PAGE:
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Phthalates and baby boys: potential disruption of human genital development.

Epidemiologic research has revealed widespread human exposure to phthalates, a class of chemicals that appear in products as diverse as flexible plastics, industrial solvents, and personal care products. Rodent studies indicate that prenatal exposure to some phthalates can disrupt normal male reproductive tract development, causing effects such as reduced anogenital (anus-to-penis) distance, undescended testicles, and testicular abnormalities affecting function. Although the phthalate concentrations that cause these effects are quite high, changes in gene expression have been seen at much lower levels, and concern exists that human males might be similarly affected. The current study, the first to investigate an association between prenatal phthalate exposure and altered genital formation in humans, finds that these chemicals may indeed contribute to such changes in boys exposed in utero [EHP 113:1056-1061].

The research team gathered physical data on 134 boys aged 2-36 months who were enrolled with their parents in the Study for Future Families II, a multicenter study to investigate pre- and postnatal phthalate exposure and potential related effects on development. The researchers examined each boy's testes and scrotum, placement and size of each testis, penis size, and anogenital distance; none of the boys had obvious disease or malformation. Urine samples collected during pregnancy were available for 85 of the boys' mothers. Sample analysis quantified concentrations of nine phthalate metabolites, which served as biomarkers of prenatal phthalate exposure.

To investigate correlation between prenatal phthalate exposure and genital development, the researchers calculated an anogenital index (AGI) by dividing each boy's anogenital distance by his weight. After considering how AGI varied as a function of age, they calculated expected values and 25th and 75th percentiles. Each boy's AGI was categorized as either smaller than expected or at least as large as expected. Based on the age-adjusted percentiles for AGI, the boys were further categorized as having a short, intermediate, or long AGI. The researchers also determined the proportion of boys in these three groups who had normal testicular descent, scrotal size, and scrotal appearance.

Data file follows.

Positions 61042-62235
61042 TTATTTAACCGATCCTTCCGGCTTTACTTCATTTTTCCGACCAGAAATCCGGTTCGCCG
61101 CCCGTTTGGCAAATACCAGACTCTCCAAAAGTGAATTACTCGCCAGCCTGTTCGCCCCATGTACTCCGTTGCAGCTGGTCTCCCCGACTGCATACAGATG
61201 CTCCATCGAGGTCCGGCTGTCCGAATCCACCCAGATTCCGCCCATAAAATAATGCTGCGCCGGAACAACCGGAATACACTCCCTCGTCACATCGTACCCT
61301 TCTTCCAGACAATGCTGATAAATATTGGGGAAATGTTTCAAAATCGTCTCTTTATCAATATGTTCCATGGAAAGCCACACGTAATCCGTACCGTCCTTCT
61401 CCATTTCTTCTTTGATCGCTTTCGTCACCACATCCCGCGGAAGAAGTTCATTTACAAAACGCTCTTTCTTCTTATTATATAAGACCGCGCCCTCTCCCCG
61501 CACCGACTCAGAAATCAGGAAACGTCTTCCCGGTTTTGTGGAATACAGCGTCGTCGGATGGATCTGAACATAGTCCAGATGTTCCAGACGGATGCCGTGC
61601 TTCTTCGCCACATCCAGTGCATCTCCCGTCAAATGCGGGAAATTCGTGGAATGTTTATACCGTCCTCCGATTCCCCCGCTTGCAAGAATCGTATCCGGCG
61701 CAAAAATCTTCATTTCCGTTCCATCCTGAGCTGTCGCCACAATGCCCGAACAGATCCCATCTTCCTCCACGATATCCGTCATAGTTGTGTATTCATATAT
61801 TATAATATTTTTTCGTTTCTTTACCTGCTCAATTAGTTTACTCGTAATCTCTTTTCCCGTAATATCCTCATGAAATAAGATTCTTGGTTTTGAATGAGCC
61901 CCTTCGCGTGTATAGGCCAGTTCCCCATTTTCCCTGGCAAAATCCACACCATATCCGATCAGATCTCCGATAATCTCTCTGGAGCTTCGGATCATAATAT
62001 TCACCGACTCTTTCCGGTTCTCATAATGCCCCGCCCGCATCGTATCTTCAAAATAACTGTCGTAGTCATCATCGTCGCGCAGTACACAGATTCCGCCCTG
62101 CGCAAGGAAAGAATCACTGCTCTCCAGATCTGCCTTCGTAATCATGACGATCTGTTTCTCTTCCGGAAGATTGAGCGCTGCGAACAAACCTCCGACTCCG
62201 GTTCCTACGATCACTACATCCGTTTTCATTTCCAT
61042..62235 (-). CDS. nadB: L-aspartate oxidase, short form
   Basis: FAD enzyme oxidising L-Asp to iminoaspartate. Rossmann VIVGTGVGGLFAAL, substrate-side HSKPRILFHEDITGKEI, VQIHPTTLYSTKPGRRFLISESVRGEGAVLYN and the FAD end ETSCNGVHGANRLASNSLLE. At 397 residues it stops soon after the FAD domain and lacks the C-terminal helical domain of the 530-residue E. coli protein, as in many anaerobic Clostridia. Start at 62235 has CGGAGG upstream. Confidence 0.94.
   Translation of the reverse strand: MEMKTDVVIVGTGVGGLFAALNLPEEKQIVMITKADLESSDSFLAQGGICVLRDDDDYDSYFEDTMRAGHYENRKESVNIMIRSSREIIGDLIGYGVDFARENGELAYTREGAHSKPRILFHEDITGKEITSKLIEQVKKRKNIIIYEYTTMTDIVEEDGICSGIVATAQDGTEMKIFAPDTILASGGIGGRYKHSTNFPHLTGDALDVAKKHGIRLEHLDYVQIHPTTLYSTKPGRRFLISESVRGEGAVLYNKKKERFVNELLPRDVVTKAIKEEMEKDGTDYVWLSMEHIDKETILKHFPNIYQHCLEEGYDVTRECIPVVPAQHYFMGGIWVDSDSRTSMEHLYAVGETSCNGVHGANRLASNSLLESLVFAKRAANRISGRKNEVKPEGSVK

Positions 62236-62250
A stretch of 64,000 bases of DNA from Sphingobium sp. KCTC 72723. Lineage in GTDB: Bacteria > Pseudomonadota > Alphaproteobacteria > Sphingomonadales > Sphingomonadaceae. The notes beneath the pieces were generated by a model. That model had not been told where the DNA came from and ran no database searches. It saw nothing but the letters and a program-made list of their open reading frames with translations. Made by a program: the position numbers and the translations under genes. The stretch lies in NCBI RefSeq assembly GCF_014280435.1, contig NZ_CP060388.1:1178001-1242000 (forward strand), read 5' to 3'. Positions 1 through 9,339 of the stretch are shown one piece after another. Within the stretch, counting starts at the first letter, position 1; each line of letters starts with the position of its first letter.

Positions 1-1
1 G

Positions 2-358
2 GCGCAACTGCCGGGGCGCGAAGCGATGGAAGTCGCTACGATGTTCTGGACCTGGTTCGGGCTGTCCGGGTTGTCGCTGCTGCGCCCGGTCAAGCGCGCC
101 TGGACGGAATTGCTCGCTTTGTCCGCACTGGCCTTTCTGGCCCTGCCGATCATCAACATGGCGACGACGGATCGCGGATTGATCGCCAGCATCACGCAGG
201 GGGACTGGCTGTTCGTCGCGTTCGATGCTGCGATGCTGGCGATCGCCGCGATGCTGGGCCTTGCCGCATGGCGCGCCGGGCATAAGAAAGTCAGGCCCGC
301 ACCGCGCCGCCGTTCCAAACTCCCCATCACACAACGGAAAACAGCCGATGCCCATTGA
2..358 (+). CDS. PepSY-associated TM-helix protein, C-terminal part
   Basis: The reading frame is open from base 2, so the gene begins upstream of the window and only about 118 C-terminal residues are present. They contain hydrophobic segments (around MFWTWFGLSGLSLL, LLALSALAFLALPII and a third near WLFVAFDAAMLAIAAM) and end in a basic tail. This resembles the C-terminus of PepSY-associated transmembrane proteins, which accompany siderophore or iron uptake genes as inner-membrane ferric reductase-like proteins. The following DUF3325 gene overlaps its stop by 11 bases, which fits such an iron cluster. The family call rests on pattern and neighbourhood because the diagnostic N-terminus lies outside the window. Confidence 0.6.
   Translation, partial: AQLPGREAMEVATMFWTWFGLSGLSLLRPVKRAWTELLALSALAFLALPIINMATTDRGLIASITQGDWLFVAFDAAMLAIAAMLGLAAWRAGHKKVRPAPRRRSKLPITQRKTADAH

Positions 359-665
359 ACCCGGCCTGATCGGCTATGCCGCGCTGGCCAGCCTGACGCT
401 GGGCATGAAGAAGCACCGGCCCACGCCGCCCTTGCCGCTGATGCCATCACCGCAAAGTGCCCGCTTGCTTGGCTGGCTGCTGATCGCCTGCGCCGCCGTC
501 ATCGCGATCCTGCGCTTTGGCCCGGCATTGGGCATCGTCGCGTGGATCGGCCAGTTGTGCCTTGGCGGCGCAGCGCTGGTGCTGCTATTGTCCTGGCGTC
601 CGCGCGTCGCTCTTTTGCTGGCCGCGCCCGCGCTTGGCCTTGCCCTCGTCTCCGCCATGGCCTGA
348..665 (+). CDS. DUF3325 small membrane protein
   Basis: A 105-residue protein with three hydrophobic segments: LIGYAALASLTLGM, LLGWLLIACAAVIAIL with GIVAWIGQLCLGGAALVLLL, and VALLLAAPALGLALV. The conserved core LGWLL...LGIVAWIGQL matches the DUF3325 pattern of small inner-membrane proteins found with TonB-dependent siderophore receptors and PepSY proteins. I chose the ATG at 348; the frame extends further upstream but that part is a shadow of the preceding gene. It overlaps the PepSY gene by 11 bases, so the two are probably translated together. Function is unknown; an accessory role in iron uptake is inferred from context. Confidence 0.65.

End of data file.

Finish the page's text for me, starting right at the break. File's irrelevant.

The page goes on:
More than 90% of the mothers had evidence of some phthalate exposure. Urinary metabolite concentrations were categorized as indicating low, intermediate, or high phthalate exposure. The researchers tested whether a boy's exposure level correlated with his odds of having a short AGI while controlling for various confounding factors such as maternal smoking and timing of urine sample collection.

They found that four metabolites--monoethyl phthalate, mono-n-butyl phthalate, monobenzyl phthalate, and monoisobutyl phthalate--were significantly associated with short AGI. The association was stronger when high levels of all four metabolites were seen. Phthalate metabolite levels among the mothers of boys classified as having a short AGI were comparable to those measured in one-quarter of the U.S. female population based on data from the National Health and Nutrition Examination Survey published in 2004. The researchers also found that short AGI was associated with incomplete descent of one or both testicles.

Although this study was small, the researchers conclude that, consistent with animal studies, these data provide support for a link between prenatal phthalate exposure and health effects in humans. The researchers suggest that commonly used phthalates may adversely affect male reproductive development, and indicate that this possibility needs to be investigated more thoroughly in a larger, more diverse population.
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Title Annotation:Environews: Science Selections
Author:Barrett, Julia R.
Publication:Environmental Health Perspectives
Date:Aug 1, 2005
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